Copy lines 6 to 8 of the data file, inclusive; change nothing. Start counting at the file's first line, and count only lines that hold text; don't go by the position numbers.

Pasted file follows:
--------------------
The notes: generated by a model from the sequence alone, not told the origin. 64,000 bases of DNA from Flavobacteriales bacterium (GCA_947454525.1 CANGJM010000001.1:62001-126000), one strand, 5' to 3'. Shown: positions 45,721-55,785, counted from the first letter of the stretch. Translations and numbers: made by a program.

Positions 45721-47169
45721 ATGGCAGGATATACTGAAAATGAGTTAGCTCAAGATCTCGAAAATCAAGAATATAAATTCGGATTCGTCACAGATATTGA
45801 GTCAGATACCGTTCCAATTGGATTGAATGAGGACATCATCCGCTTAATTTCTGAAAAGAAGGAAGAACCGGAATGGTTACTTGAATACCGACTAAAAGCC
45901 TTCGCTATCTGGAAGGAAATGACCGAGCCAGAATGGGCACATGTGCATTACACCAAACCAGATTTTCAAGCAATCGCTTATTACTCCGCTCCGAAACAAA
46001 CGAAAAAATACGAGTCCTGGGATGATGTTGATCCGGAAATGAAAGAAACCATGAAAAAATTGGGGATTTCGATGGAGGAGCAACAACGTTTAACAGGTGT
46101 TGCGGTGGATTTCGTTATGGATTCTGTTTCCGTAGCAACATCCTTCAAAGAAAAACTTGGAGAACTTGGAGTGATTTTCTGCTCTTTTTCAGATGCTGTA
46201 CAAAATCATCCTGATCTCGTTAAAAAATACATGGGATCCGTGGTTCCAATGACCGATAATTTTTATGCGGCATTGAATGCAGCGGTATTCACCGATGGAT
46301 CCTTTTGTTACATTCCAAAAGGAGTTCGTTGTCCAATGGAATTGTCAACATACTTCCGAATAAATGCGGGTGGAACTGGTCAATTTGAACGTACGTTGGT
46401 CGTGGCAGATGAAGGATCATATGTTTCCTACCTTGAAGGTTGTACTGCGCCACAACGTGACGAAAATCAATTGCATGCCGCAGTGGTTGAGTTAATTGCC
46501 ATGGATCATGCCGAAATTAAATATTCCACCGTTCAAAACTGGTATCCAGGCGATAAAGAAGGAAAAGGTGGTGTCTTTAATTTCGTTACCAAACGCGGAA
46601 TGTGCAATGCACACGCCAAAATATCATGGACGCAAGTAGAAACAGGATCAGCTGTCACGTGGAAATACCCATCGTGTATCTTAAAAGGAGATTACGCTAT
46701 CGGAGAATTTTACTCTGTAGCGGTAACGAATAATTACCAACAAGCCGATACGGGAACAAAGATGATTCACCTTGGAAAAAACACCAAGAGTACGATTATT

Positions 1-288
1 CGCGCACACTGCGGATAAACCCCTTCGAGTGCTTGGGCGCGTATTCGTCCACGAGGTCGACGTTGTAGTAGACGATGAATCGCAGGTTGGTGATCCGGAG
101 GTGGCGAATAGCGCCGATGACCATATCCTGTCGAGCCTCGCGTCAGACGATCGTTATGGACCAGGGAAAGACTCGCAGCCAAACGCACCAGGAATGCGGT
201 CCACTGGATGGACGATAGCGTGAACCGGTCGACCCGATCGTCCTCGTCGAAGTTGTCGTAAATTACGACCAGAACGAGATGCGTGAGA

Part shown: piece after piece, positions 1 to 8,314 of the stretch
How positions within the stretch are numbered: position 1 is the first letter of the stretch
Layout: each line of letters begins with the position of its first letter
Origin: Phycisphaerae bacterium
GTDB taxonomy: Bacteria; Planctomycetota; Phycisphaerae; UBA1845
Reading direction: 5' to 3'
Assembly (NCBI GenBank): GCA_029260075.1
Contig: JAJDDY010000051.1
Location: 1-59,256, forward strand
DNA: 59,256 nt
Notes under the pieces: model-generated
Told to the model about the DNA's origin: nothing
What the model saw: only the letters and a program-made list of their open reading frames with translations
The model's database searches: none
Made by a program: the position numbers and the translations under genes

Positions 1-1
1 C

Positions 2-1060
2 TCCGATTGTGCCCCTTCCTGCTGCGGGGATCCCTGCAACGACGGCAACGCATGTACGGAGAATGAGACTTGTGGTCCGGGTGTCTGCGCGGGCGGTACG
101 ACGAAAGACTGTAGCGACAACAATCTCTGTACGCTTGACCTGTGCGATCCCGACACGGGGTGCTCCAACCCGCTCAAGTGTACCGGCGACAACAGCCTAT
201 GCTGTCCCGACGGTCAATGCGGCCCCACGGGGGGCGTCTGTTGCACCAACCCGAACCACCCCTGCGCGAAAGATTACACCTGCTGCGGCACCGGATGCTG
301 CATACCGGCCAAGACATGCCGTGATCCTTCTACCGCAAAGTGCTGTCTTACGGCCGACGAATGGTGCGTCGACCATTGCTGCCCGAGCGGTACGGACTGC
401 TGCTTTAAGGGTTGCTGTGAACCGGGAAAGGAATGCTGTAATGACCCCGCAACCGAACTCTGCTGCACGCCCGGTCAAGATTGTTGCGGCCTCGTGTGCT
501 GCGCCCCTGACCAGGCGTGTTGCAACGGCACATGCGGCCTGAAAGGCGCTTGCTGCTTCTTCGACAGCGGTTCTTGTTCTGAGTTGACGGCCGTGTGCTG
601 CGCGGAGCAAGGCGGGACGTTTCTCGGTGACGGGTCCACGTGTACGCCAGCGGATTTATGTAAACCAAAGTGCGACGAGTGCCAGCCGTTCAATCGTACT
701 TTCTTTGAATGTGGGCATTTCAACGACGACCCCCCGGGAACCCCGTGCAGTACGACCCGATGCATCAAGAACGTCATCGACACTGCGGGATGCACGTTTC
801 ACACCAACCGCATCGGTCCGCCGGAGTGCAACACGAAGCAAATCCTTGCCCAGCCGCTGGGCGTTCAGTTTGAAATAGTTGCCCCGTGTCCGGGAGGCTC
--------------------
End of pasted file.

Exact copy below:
46001 CGAAAAAATACGAGTCCTGGGATGATGTTGATCCGGAAATGAAAGAAACCATGAAAAAATTGGGGATTTCGATGGAGGAGCAACAACGTTTAACAGGTGT
46101 TGCGGTGGATTTCGTTATGGATTCTGTTTCCGTAGCAACATCCTTCAAAGAAAAACTTGGAGAACTTGGAGTGATTTTCTGCTCTTTTTCAGATGCTGTA
46201 CAAAATCATCCTGATCTCGTTAAAAAATACATGGGATCCGTGGTTCCAATGACCGATAATTTTTATGCGGCATTGAATGCAGCGGTATTCACCGATGGAT